A bill to create a new independent governing board for Alabama's two-year college system has hit a stumbling block in the Senate.
Yesterday, the state Senate delayed a vote on a bill to remove the junior college system from the oversight of the state Board of Education after one senator raised several objections to the current version.
The state school board is fighting the legislation and, in March, they unanimously approved a resolution opposing the measure.
The Alabama Legislature has passed a bill to establish charter schools in the state.
The House of Representatives voted 58 to 41 to pass the bill after making a few changes. State senators voted 24 to 11 to adopt those changes. The bill now heads to Governor Bentley, who is expected to sign the measure into law after a legal review.
State Democrats have been especially critical of the bill. Nick Rose is the President of the Tuscaloosa Democratic Party. He outlined the party’s three main complaints with the charter school measure.
The American Civil Liberties Union is challenging a new Alabama law that places additional requirements on a minor seeking an abortion without parental approval.
The ACLU says the Alabama law goes beyond any parental consent law in the nation. It provides that when a girl seeks judicial approval for an abortion without her parents' consent, the court can appoint a guardian for the fetus, and it allows a district attorney to question the girl.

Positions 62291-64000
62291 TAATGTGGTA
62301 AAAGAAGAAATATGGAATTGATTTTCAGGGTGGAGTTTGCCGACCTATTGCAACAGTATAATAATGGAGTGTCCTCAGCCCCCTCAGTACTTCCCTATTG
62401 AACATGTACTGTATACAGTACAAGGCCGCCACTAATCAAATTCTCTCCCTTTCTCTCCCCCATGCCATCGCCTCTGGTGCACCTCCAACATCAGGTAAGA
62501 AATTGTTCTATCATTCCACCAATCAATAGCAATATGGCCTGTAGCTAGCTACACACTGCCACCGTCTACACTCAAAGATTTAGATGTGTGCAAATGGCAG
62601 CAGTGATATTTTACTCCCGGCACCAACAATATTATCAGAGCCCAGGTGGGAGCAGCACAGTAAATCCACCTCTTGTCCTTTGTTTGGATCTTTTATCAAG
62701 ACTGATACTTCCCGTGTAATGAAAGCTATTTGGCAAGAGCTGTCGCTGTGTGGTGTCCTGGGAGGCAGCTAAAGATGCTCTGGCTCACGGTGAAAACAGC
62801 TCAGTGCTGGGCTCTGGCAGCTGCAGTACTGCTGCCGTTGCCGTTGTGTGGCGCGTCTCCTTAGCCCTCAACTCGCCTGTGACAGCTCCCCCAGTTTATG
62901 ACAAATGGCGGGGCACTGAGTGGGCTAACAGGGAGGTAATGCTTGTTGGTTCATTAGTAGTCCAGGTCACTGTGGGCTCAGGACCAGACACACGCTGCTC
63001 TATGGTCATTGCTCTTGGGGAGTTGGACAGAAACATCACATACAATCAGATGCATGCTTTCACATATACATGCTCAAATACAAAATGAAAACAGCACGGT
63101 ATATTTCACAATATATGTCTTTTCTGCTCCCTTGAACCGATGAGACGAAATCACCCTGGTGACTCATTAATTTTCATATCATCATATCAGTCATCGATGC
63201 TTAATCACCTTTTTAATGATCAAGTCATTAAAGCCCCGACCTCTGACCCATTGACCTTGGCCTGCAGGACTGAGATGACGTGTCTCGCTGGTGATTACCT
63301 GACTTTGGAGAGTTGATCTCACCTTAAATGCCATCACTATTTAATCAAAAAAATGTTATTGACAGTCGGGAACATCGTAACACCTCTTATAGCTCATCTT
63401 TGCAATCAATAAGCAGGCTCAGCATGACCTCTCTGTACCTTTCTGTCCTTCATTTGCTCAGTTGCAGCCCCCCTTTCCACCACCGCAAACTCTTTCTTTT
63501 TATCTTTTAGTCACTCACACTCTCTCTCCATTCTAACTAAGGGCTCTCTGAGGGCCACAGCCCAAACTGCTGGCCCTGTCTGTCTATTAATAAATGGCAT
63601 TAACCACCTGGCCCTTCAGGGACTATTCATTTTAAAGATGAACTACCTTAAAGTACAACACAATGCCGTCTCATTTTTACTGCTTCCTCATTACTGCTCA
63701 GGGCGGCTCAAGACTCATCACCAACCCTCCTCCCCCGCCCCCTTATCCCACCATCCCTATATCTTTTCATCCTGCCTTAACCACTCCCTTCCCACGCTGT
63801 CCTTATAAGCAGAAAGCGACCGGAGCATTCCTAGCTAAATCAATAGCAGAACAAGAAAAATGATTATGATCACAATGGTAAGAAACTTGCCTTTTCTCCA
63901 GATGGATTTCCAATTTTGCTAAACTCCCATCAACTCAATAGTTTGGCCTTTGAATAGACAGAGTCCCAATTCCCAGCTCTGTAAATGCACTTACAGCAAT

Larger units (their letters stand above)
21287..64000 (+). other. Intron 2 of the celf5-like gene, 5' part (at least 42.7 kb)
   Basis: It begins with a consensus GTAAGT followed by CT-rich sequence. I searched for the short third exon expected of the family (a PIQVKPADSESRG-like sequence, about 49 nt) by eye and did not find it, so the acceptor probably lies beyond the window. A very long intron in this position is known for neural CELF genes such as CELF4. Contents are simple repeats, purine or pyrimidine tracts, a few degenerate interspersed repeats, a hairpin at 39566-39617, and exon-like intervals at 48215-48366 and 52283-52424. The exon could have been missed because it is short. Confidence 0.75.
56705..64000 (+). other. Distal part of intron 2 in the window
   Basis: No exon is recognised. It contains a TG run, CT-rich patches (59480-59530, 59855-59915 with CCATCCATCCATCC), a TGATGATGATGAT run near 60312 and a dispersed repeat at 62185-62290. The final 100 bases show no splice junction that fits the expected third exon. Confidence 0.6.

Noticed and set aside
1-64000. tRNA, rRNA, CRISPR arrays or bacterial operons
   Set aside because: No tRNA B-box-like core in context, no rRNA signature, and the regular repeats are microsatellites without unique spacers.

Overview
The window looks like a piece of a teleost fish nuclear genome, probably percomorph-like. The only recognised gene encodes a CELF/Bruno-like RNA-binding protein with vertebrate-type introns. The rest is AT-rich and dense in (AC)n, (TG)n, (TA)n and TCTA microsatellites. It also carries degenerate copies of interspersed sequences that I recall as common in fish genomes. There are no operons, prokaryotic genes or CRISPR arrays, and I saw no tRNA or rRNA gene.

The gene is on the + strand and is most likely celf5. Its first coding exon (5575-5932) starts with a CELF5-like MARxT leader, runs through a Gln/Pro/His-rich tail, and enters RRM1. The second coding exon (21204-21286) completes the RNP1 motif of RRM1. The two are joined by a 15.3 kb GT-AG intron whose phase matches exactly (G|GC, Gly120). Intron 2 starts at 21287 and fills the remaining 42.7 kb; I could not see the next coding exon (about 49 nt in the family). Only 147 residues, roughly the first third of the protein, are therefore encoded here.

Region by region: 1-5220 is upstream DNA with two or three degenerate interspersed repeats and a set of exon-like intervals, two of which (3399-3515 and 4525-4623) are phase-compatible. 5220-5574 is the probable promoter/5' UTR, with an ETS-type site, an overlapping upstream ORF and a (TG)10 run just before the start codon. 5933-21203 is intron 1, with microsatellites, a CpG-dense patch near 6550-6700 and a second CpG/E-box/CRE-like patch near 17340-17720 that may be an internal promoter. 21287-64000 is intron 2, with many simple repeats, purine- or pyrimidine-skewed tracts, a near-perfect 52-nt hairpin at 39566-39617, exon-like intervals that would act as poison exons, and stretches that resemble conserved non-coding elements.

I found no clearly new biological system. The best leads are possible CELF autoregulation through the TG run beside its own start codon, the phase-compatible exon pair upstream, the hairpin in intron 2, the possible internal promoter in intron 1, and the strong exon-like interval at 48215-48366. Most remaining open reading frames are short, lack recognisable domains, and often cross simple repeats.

The executive director of the ACLU of Alabama, Susan Watson, says the law aims to shame a young woman into not having an abortion.
Three of Alabama's five abortion clinics remain open after complying with a new state law that sets stricter building requirements.
The law was passed by the Legislature last year and it goes into effect Tuesday.
The Alabama Department of Public Health says clinics in Tuscaloosa, Montgomery and Mobile have worked to comply with the law's requirements for wider halls and doors and improved fire safety measures. A clinic in Huntsville closed Friday because it couldn't meet the requirements. But it is planning to move to a new location and get a new license.
A federal judge has set a May 19 trial date for a lawsuit challenging a new Alabama abortion law.
U.S. District Judge Myron Thompson will hold a non-jury trial concerning an Alabama law that requires doctors at abortion clinics to have approval to admit patients to nearby hospitals. Three of Alabama's five licensed abortion clinics challenged the law on grounds it would force them to close.
The judge has ruled the trial will focus on one issue: whether the law violates the due process right of women seeking abortion by creating substantial obstacles.